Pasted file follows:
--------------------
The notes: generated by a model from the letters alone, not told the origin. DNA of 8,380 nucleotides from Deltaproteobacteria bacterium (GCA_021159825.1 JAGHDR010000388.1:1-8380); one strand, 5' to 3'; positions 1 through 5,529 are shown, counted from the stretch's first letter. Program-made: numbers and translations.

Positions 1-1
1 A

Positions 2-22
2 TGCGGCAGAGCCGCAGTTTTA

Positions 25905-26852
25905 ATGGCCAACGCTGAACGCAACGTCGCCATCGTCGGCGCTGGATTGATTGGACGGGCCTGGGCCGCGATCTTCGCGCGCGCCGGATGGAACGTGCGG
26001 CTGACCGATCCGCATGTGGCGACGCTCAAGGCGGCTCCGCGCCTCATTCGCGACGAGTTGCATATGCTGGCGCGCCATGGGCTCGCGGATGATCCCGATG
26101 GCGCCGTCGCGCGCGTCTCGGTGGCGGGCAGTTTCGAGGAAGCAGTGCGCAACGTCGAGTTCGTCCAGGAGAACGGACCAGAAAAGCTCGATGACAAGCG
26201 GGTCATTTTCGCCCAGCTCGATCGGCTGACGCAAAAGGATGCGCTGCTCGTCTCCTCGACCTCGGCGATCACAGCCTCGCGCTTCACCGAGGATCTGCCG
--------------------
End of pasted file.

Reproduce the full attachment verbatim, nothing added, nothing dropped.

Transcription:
The notes: generated by a model from the letters alone, not told the origin. DNA of 8,380 nucleotides from Deltaproteobacteria bacterium (GCA_021159825.1 JAGHDR010000388.1:1-8380); one strand, 5' to 3'; positions 1 through 5,529 are shown, counted from the stretch's first letter. Program-made: numbers and translations.

Positions 1-1
1 A

Positions 2-22
2 TGCGGCAGAGCCGCAGTTTTA

Positions 25905-26852
25905 ATGGCCAACGCTGAACGCAACGTCGCCATCGTCGGCGCTGGATTGATTGGACGGGCCTGGGCCGCGATCTTCGCGCGCGCCGGATGGAACGTGCGG
26001 CTGACCGATCCGCATGTGGCGACGCTCAAGGCGGCTCCGCGCCTCATTCGCGACGAGTTGCATATGCTGGCGCGCCATGGGCTCGCGGATGATCCCGATG
26101 GCGCCGTCGCGCGCGTCTCGGTGGCGGGCAGTTTCGAGGAAGCAGTGCGCAACGTCGAGTTCGTCCAGGAGAACGGACCAGAAAAGCTCGATGACAAGCG
26201 GGTCATTTTCGCCCAGCTCGATCGGCTGACGCAAAAGGATGCGCTGCTCGTCTCCTCGACCTCGGCGATCACAGCCTCGCGCTTCACCGAGGATCTGCCG